Since he discovered he had the power to protect the defenseless, Peter Parker’s life has become one big scheduling conflict. Between his 9-5 job as a pizza delivery guy, college classes and keeping the streets of New York safer, Peter (Tobey Maguire) has no time for a personal life… including seeing his childhood crush, the pretty red-head, MJ (Kirsten Dunst). Struggling to keep up on his rent in a crummy apartment, Peter must also dodge his landlord – a problem compounded by losing his job. The recent success of MJ as a Broadway actress makes Peter proud but his best-laid plans to finally see her perform after re-connecting are foiled when he is again pulled into helping police and then not allowed admittance. Dejected over disappointing the girl of his dreams yet again, Peter watches from the sidelines as she puts her faith elsewhere.
Living in anonymity is something Peter relies on as Spider-Man which means he cannot reveal to anyone who he is – especially since his best friend Harry (James Franco) continues his thirst for revenge, blaming Spider-Man for the death of his father. Meeting the great scientist Doctor Octavius (Alfred Molina) and standing in on his latest invention is something Harry arranges for Peter but when the experiment goes horribly array, the man is left injured and his beloved wife dead. Before doctor’s can detangle him from the robotic arms, Dr. Octavius finds himself unable to control his experiment and his scientific project is no longer controlled by him leading to nothing but evil doings as Peter realizes that choosing between lives is not as easy as it sounds.
Working my way through the Marvel adaptations has been lots more fun than it should be. Such is the case with round two of Spider-Man’s adventures. I found this sequel just a smidgeon more fun despite the fact that the villain was equally… well, ridiculous! This franchise takes an interesting approach to their villains. Unlike most counterparts that bring their scripts to the table, here are villains who are fighting against themselves – both of the bad guys aren’t “bad” people prior to an experiment that goes horribly array giving them powers that see them battling against their own worst enemy: Their self. Giving Peter a new enemy each movie is also something I appreciate as I detest seeing the same villain repeatedly come up against the good guy – max, you can get away with it twice before it becomes old and feels like the hero never wins.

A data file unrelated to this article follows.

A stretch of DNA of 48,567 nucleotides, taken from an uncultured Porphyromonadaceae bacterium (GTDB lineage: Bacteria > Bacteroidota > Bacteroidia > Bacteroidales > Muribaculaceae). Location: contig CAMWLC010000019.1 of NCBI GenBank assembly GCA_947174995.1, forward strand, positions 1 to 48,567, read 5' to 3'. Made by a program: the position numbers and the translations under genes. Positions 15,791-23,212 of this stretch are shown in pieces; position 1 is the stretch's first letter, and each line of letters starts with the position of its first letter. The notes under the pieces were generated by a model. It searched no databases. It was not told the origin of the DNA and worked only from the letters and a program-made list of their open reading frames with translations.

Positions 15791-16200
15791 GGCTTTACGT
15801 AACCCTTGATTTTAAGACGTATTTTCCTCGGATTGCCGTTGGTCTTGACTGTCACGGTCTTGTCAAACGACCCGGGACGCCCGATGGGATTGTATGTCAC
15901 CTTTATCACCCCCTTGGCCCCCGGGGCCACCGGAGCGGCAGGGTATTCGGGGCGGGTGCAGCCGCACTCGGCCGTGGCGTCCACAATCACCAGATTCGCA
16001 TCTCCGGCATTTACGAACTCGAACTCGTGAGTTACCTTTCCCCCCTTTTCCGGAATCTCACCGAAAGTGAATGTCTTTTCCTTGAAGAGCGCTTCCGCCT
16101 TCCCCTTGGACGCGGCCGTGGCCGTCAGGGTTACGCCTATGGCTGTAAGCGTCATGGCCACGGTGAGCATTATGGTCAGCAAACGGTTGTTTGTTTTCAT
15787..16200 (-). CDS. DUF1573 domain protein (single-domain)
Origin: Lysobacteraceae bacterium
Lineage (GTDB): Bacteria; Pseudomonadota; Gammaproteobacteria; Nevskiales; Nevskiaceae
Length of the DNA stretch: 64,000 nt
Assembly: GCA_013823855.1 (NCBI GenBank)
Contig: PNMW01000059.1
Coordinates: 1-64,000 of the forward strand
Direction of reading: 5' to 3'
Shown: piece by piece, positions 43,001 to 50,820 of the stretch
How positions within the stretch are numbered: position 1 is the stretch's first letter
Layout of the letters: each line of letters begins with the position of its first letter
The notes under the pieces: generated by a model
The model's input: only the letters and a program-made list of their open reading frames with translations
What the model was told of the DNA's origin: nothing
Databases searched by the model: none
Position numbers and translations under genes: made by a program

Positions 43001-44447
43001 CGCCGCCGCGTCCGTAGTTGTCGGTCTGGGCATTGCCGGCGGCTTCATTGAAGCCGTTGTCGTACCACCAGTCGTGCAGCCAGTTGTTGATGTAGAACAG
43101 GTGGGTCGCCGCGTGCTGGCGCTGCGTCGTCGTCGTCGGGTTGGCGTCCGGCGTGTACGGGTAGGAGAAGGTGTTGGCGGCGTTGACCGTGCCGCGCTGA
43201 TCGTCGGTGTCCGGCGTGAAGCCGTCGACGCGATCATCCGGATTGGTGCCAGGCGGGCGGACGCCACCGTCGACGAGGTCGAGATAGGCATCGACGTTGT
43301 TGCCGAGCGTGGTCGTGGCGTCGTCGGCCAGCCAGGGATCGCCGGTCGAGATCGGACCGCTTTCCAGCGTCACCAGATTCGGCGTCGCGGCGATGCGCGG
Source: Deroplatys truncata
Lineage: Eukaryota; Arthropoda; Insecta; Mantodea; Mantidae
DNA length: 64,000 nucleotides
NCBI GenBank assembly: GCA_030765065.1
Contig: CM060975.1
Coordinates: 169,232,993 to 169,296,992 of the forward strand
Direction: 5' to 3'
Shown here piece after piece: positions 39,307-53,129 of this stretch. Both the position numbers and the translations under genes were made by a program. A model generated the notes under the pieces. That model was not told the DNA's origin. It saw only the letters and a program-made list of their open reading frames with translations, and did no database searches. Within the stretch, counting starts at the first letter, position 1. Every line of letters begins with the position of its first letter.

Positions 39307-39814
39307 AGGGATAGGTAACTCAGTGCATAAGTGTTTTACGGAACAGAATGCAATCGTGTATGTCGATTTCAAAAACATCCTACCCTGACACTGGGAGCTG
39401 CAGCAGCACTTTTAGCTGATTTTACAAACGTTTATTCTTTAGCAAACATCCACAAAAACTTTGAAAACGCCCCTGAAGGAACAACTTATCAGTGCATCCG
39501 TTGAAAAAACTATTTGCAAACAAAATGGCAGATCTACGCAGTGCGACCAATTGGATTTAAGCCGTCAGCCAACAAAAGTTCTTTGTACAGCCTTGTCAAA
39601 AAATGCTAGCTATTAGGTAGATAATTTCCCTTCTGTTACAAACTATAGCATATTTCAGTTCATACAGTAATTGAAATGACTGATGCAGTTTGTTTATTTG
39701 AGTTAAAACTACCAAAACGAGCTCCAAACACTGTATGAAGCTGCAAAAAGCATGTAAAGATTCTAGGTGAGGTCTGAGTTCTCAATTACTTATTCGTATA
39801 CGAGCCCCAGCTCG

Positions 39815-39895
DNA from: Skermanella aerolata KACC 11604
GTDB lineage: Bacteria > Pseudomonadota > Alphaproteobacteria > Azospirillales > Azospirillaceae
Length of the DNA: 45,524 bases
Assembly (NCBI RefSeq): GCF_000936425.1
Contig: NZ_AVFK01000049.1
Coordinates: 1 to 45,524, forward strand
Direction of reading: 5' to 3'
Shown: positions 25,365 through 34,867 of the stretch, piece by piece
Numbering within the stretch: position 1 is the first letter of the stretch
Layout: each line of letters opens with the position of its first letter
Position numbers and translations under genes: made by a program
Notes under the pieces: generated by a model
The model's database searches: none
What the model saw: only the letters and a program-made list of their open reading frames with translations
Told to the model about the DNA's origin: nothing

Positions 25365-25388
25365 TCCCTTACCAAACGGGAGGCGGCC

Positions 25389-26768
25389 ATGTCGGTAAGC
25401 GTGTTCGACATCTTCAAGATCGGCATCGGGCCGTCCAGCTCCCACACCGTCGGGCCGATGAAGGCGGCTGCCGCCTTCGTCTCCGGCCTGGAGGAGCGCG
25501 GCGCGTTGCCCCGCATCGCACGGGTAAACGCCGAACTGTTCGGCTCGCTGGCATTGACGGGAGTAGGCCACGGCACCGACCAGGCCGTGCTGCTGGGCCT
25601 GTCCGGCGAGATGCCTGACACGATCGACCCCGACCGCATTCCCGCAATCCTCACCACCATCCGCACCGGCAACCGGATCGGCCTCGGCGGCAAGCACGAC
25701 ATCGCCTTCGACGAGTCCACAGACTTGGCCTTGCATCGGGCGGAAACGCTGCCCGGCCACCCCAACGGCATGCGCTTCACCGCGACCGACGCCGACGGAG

Part of this series appeal is Peter’s crush on MJ – it is so pure and just plain adorable! I love their banter though at times, she royally gets on my nerves! Nevertheless, I loved their final scene together (about time she had some gumption!) and the preceding one as she runs through the streets, which I suspect, had something to do with her gown and the filming. Same as before, the cast is impressive and in addition to its top-billed stars we see Elizabeth Banks, J.K. Simmons (The Closer) and in a surprise appearance, Emily Deschanel (Bones), watch closely though or you’ll miss her. Filming saw an improvement in this movie and the overall direction it went in was greatly improved (plus the opening title sequence is not just creative but also a snapshot reminder of what happened in film one). The messages by the end were poignant and by that, the story-telling was approached with more heart. In particular, the scene closer to the end in which the people Spidey just saved was well directed and hits a nerve in sticking up for a cause – a champion, to believe in without reservations. Still not my favorite hero from Marvel, Spider-Man is nothing if not a good time.
(Use discretion: There are some tense moments in the battles Peter takes up – he gets beat up several times and Doc. Ock terrorizes citizens. One “intense” scene finds a train almost going over a dead end portion of tracks into the water. MJ is kidnapped. Profanity is rare if anywhere in the script. The film is rated PG13.)